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  • pixeltheatre 12:02 am on June 27, 2009 Permalink | Reply
    Tags: almonds, lemon curd, tart   

    Daring Bakers – 20th Challenge: Bakewell Tart 

    The June Daring Bakers’ challenge was hosted by Jasmine of Confessions of a Cardamom Addict and Annemarie of Ambrosia and Nectar. They chose a Traditional (UK) Bakewell Tart… er… pudding that was inspired by a rich baking history dating back to the 1800’s in England. There was quite a bit of history to this dessert. According to the Challenge,

    Flan-like desserts that combine either sweet egg custard over candied fruit or feature spiced ground almonds in a pastry shell have Mediaeval roots. The term “Bakewell pudding” was first penned in 1826 by Meg Dods; 20 years later Eliza Acton published a recipe that featured a baked rich egg custard overtop 2cm of jam…

    By the latter half of the 1800s, the egg custard evolved into a frangipane-like filling; since then the quantity of jam decreased while the almond filling increased.

    This tart, like many of the world’s great foods has its own mythic beginnings…or several mythic beginnings. Legend has it in 1820 (or was it in the 1860s?) Mrs. Greaves, landlady of The White Horse Inn in Bakewell, Derbyshire (England), asked her cook to produce a pudding for her guests. Either her instructions could have been clearer or he should have paid better attention to what she said because what he made was not what she asked for. The cook spread the jam on top of the frangipane mixture rather than the other way around. Or maybe instead of a sweet rich shortcrust pastry case to hold the jam for a strawberry tart, he made a regular pastry and mixed the eggs and sugar separately and poured that over the jam—it depends upon which legend you follow.

    Regardless of what the venerable Mrs. Greaves’ cook did or didn’t do, lore has it that her guests loved it and an ensuing pastry-clad industry was born. The town of Bakewell has since played host to many a sweet tooth in hopes of tasting the tart in its natural setting.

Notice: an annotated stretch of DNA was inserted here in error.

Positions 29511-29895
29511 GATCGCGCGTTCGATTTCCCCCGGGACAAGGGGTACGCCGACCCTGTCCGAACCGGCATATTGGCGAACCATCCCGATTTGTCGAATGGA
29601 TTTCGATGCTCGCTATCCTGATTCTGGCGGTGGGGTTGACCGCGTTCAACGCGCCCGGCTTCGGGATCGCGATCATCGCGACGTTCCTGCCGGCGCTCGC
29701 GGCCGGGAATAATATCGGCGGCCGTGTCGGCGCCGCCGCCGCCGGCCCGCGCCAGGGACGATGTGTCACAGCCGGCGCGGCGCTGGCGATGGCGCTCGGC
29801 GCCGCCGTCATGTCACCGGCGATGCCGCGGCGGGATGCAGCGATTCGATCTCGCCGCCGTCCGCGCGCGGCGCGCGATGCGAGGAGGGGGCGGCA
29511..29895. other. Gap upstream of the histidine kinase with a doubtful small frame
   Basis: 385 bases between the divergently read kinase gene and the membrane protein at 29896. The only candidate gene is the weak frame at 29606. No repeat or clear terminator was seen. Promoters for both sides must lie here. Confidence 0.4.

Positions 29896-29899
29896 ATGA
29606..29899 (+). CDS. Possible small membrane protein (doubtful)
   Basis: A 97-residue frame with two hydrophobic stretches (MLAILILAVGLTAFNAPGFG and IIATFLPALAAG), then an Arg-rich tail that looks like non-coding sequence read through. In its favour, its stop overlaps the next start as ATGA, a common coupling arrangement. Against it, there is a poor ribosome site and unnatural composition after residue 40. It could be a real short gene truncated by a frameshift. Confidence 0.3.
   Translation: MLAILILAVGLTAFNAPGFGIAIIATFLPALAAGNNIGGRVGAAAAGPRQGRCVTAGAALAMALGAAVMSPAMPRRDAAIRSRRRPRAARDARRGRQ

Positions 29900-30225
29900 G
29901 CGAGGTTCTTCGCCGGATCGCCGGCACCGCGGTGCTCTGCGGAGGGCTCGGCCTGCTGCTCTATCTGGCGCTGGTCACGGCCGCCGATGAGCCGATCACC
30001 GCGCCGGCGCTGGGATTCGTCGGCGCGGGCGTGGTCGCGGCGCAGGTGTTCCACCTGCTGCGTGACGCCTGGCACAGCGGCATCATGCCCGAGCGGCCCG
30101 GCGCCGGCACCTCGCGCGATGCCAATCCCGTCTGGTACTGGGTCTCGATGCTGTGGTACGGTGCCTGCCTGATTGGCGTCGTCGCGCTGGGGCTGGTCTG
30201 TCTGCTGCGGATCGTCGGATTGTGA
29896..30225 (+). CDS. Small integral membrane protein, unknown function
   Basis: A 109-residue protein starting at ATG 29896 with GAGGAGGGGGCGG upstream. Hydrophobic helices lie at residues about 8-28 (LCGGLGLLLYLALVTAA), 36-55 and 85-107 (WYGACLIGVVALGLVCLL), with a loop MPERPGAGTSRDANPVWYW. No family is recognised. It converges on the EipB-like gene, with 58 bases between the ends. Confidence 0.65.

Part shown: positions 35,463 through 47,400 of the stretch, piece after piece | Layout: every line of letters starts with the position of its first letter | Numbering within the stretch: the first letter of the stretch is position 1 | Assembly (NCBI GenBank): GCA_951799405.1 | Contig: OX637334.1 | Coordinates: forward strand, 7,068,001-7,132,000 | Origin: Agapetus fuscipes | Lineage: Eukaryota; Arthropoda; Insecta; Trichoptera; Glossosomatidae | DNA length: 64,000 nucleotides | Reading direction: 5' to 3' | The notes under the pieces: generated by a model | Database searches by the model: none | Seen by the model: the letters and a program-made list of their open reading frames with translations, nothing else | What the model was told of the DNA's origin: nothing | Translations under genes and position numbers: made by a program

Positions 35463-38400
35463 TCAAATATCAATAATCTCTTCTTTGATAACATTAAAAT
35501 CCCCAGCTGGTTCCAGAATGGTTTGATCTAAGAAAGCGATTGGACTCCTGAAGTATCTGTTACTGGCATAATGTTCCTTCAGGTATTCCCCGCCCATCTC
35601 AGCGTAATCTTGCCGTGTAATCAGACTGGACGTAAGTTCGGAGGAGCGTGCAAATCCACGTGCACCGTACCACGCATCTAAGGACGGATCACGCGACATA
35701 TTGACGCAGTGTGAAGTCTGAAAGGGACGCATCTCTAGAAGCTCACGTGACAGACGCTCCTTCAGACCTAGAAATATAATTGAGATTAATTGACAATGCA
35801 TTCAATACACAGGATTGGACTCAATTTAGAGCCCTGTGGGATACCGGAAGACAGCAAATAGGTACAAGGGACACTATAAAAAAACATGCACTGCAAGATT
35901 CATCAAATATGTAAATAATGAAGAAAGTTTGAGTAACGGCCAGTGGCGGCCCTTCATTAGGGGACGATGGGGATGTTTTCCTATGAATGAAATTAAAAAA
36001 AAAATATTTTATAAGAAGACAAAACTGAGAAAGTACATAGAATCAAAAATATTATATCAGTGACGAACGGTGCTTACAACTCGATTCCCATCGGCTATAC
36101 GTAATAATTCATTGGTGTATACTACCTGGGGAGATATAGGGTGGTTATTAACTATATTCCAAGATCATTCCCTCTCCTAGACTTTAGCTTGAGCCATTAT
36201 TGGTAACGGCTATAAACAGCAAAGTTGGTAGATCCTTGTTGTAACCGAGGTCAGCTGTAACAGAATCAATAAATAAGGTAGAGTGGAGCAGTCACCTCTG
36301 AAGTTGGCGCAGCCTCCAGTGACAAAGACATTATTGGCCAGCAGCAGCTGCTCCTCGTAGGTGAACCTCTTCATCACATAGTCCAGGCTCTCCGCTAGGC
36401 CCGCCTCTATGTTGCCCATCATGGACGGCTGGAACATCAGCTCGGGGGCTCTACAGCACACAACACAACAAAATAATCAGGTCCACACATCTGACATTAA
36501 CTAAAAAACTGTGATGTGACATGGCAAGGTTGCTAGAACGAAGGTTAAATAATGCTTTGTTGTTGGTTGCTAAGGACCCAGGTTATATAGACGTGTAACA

The recipe was pretty straightforward. I went to my favorite grocery store for all things baking, Famous Foods, and found almond dust, perfect for the sweet pastry crust. I prepared the dough the night before to allow it to rest overnight. I wasn’t quite sure what to use as the fruity filling. After a bit of dithering, I finally opted for a lemon curd. The next day, I made the curd, rolled pastry and placed it in the freezer. The frangipane was next and then the assembly. It turned out to be a very light and not too sweet tart. Quite nice. I love almonds, so this was right up my alley. I served the tart with a a simple whipped cream, flavoured with a bit of limoncello. Another nice addition to my dessert roster. Great challenge, and I loved the historical component to it. Thank you ladies!

    Bakewell Tart

    Makes one 23cm (9” tart)
    Prep time: less than 10 minutes (plus time for the individual elements)
    Resting time: 15 minutes
    Baking time: 30 minutes
    Equipment needed: 23cm (9”) tart pan or pie tin (preferably with ridged edges), rolling pin

    One quantity sweet shortcrust pastry (recipe follows)
    Bench flour
    250ml (1cup (8 US fl. oz)) jam or curd, warmed for spreadability
    One quantity frangipane (recipe follows)
    One handful blanched, flaked almonds

    Assembling the tart
    Place the chilled dough disc on a lightly floured surface. If it’s overly cold, you will need to let it become acclimatised for about 15 minutes before you roll it out. Flour the rolling pin and roll the pastry to 5mm (1/4”) thickness, by rolling in one direction only (start from the centre and roll away from you), and turning the disc a quarter turn after each roll. When the pastry is to the desired size and thickness, transfer it to the tart pan, press in and trim the excess dough. Patch any holes, fissures or tears with trimmed bits. Chill in the freezer for 15 minutes.